What to expect when shopping in Spain
Similar to most of the western world, shopping in Spain is a very popular past time. You will generally find that the standard of consumer goods here is excellent, and locally produced items are of a good quality (many branded items from the UK and the US are also readily available).
When it comes to the big cities, you will generally find the kind of shopping you are used to in other big cities across Western Europe – large shopping centres that sell everything and anything, with shops you know from the UK, and staff that have a basic understand of English. Shopping in the smaller cities, however, will usually mean that you find smaller shops with less variety of goods and higher prices than in the bigger cities.
Keep up with the trends in Barcelona
The best shopping in Barcelona is widely believed to be the pedestrian ways of Las Ramblas, Placa de Catalunya, Passeig de Gràcia and Avenue Diagonol. You will also find trendy boutiques at El Born, and world class designer stores and Spanish outlets in the popular malls and shopping centres.
Find almost anything in Madrid
Madrid is home to everything from the sophisticated to the boutique. Here you will find the boutiques in the Salamanca district, home to local Spanish designers and much more. It’s also the home of Vogue Fashion Night Out every October – and is the best place in Spain to buy diamonds.
The best shopping in Barcelona is widely believed to be the pedestrian ways of Las Ramblas, Placa de Catalunya, Passeig de Gràcia and Avenue Diagonol.
Department stores, chain stores and Spanish outlets can be found in the fashionable Puerta del Sol, while Plaza de Callao is home to FNAC – the large chain selling music and books. Traditional shopping areas include Plaza Mayor, Gran Viá and Puerta del Sol, where you will find vintage cultural wares and traditional Spanish items.
The opening times of different stores will usually depend on the region of Spain, but generally most will be open from weekdays 10am to 8pm, and closed between 2pm and 5pm for a siesta. In some areas, shops may be open later, or open during the siesta hours. At the weekends, shops will generally only be open on Saturday morning, and closed the rest of the time (and public holidays). Larger stores will be open all day on Saturday, and on the first Monday of every month.
As in the UK, you will often find sales in stores across Spain (rebajas). These generally occur in the winter and the summer. Winter sales will often begin on the 7th January until the beginning of March, while summer sales will run from 1st July until the end of August. Quite often, shops will have longer opening hours during the sales – and the later you wait in the sales, the better the discounts you can get are!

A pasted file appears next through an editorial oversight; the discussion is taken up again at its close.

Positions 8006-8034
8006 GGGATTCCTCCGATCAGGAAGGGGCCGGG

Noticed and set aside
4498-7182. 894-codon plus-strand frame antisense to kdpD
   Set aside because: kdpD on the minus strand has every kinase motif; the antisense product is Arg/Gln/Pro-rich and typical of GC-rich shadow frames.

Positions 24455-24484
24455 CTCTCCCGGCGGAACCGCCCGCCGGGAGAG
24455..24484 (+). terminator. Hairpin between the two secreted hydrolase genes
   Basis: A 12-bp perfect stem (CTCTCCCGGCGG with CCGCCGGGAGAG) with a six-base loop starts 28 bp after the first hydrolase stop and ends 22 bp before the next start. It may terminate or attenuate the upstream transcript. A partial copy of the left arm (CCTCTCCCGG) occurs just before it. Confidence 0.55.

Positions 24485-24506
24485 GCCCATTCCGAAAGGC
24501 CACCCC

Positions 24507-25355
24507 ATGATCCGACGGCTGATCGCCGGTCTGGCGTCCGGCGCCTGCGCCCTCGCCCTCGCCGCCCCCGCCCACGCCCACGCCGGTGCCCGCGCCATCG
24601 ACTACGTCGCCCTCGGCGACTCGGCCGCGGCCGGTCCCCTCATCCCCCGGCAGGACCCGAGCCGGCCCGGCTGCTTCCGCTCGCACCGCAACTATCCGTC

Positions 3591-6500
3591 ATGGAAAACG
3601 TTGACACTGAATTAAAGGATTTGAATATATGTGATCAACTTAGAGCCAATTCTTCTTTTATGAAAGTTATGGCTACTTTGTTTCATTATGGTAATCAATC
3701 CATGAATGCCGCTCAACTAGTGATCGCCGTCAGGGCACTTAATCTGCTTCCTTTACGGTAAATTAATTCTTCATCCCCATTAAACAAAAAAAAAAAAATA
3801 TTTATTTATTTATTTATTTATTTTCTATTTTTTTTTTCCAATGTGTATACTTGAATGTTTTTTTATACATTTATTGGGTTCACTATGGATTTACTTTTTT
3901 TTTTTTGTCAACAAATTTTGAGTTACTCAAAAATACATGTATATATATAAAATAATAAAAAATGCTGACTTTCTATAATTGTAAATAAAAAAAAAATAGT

In the urban areas, you will usually find that food shopping is carried out at the hypermarket which you should be able to find on the edge of most towns. The most popular supermarkets include Mercadona, Carrefour, Eroski and Hipercor, and are likely to sell almost anything you need – including a range of goods from other countries.
Supermarkets are also common across the country, and are popular thanks to their low prices. However, you will soon find that the Spanish still favour their corner shops and individual stores – many still visit bakeries and delicatessens for their goods and their friendly and personalised service.
The local markets
Traditional markets remain popular in Spain, and these are usually open daily, from 9am to 2pm. They will sell a wide variety of produce, including groceries, clothes and crafts. Madrid in particular is well known for its food and flea markets. Some of the most popular include:
- La Cuesta de Moyano, famous for its bargain book stalls.
- Stamps and Coins Market, one of the oldest flea markets in Madrid and set at Plaza Mayor.
- El Rastro, the most popular and oldest market in Madrid, held every Sunday and public holiday throughout the year.
- Mercado de San Miguel, this market dates back to 1916 and is the most popular market in Madrid due its location in central Madrid.
The Spain Buying Guide takes you through each stage of the property buying process, with practical recommendations from our experts who have been through the process themselves. The guide will help you to: